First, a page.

May 25, 2024

This is how I’m managing my money

Roisin* is a freelance graphic designer who has fallen between the cracks of the government’s financial aid schemes. This is her money month…

I work a lot in offices for long shifts of three to four months on big project work and then, typically I will supplement that with a few bits and pieces from home. But because of Covid-19 I have been out of the office work I would usually get, which makes up a substantial part of my income. Instead, I’ve been trying to hustle a lot for remote freelance work. But this has proven extremely tricky at this time as most companies – especially in the media industry, where I get most of my work – are tightening their commissioning budgets.

I’m so frustrated because I’m forced by many of the companies I do projects for, to go on their payroll rather than just invoicing and managing the tax myself. Because of this, I have too much PAYE (pay as you earn) taxed work to qualify for the grant money the government has offered for the self-employed – something that is actually meant to help people like me. Technically, my PAYE jobs could furlough me, but they won’t as I am not a full-time staff member.

Being denied self-employed assistance, despite the fact that I don’t actually have a full-time position at any of these companies, feels ridiculous. And therefore because of that I don’t qualify for the wage buffer money either. My only lifeline is universal credit or using my savings, which I really don’t want to do. It feels like a truly hopeless time.


Current account: -£700
Savings account: £10,000


Monthly wage: This is hard to say as I’m freelance. I received just over £2,000 for a job I did last month before the lockdown and £570 for two other freelance jobs, but this month so far my wage is a big fat zero because of Covid-19.
Monthly wage post Covid-19: NA
Any other incoming payments: £0


Rent: £975
Bills: Roughly £100, this includes Netflix etc
Other: I pay a lot for my dog’s insurance as we used it a lot when he was younger as he got sick. I also pay £2 a month to the Dogs Trust. I also have iCloud Storage, Creative Cloud and my pension coming out.
Splurges: To be honest, I wouldn’t usually say I splurge a lot on clothes etc. I try to buy a decent quality item that lasts, so might pay a higher price once in a while but I don’t buy clothes every month. My vices are usually in the way of drinks with friends, that £3 latte I can’t live without or Pret where I sometimes walk away having spent a tenner on lunch and afternoon coffee!
Weekly budget: I have never lived by a budget (probably my problem)
What I spent this month: With lockdown I’d probably say I’m spending about £75-£100 on shopping for two people. I have bought nothing else.
What I was left with: NA


Credit card: It’s a few thousand and I actually feel a bit rubbish about it. When I had a full-time job, if I ever spent money on my credit card I could easily get it down as I was on a decent wage. Being freelance has forced me to rely on my credit card a lot more and with freelance rates being worse than ever in the industry at the moment, I’m not left with much to help me pay it off. I’ve moved the balance to an interest free card, which I’m hoping will help me clear it once everything picks back up again.


What I want to save for: A house/general security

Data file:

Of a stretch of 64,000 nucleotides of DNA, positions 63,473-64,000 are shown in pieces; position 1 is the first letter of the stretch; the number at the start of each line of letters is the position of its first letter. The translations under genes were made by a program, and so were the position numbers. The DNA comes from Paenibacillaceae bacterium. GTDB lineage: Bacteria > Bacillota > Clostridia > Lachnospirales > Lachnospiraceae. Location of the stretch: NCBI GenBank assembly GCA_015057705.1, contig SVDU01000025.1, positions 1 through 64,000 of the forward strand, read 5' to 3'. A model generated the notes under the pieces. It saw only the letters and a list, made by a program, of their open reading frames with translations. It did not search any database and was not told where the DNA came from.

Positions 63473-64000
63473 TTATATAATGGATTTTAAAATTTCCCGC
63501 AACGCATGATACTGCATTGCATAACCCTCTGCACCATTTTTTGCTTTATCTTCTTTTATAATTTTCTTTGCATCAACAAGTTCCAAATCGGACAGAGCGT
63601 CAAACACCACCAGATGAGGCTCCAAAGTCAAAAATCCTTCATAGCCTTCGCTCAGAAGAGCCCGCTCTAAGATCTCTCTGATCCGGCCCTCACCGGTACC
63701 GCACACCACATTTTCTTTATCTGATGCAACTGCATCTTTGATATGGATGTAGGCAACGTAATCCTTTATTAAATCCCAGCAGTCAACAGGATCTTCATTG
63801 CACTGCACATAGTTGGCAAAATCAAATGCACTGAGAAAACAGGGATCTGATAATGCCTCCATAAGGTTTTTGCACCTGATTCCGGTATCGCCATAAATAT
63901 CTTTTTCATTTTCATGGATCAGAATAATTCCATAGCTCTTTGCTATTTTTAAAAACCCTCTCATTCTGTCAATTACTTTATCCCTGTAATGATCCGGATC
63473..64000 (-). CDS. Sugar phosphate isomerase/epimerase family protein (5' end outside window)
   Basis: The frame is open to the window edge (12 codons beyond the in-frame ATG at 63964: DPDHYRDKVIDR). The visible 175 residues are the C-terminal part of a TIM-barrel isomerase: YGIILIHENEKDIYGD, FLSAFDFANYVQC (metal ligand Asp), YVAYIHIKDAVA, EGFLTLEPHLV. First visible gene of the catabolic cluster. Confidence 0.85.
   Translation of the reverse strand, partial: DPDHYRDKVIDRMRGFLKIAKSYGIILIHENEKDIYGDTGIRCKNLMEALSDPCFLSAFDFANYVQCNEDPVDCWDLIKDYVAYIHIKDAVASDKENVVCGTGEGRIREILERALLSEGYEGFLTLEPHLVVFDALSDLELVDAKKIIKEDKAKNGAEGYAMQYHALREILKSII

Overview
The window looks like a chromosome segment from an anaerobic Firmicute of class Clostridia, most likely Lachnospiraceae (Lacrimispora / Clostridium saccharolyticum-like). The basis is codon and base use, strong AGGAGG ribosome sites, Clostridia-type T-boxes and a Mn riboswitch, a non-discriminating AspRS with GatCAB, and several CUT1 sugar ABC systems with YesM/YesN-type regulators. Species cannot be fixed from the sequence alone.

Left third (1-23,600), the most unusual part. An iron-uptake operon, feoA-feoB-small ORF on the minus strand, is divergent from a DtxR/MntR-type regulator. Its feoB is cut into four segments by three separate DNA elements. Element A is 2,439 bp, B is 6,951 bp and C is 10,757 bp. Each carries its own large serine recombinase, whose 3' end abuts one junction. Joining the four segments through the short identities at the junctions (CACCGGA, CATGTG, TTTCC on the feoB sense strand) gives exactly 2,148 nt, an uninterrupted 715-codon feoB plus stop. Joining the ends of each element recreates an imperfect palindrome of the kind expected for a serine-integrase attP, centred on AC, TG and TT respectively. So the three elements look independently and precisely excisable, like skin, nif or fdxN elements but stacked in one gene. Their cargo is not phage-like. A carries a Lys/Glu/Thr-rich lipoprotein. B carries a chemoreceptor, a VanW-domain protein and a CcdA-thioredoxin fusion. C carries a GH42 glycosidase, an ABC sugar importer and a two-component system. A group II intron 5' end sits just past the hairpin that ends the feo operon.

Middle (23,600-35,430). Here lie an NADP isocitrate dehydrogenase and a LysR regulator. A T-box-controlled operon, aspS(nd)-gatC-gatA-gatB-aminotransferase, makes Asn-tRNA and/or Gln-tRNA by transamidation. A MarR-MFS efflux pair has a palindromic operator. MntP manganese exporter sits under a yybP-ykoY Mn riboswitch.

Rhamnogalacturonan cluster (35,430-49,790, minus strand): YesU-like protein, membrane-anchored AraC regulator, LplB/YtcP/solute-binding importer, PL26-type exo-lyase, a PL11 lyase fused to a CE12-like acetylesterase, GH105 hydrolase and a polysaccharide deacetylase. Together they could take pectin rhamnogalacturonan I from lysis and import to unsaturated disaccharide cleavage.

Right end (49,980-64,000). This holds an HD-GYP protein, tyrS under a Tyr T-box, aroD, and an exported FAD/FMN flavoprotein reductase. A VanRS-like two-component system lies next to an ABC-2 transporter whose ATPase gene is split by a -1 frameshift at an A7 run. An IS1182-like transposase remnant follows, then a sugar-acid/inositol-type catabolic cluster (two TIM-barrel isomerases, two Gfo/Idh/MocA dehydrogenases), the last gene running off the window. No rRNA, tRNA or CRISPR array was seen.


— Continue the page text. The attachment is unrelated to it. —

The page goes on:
How I want to plan my money for the future: I’d just like to clear my credit card as fast as possible while building on my current savings and continue adding to my pension.
My worst money habit: Reverting to a YOLO attitude when it comes to buying things.
My biggest money worry: Because I’m freelance I don’t have a job where I get reviews, pay rises and bonuses, so I worry about getting better paid jobs each time. I want to constantly move upwards.
Current money mood: ? ? ? ?

1. Redirect your hustle

I feel you. The natural response to income loss is to enter productivity mode. But first, review what’s working and what isn’t. If hustling for projects in one sector is getting you nowhere, think about how you can adapt your business. Do you have experience in sectors that are doing OK right now? Update your portfolio to reflect this and redirect your hustle.

2. Future-proof your income

We talk a lot about emergency funds but not about emergency income. You have a tangible skill that can easily be ‘productised’. Think about selling on websites such as Fiverr. Rather than offering a general graphic design service, offer specific services as individual ‘gigs’, which are in demand. Think social media, web and infographic design.

3. Teach

For another way to earn some extra cash, why not share your skills? You could use a site such as Skillshare or host and promote a webinar yourself and charge a fee. The School of Communication Arts is offering up its virtual studio to freelancers who are interested in running a paid-for webinar mentor class. You can sign uphere.

4. Work out a survival budget

I hate to be the bearer of bad news, but you do need a budget. Review your necessary spending, consider what can be cut for now and set yourself a weekly budget. While tapping into your savings might not be ideal, it should at least buy you peace of mind and a little extra time to pause and reset.

5. Use the 72-hour rule

We’re all tempted to hit the ‘F*** it button’ from time to time, but try applying the 72-hour rule. Feeling tempted? Add the item to a ‘wants’ list and tell yourself you can have it, but you have to wait another 72 hours before splashing the cash.

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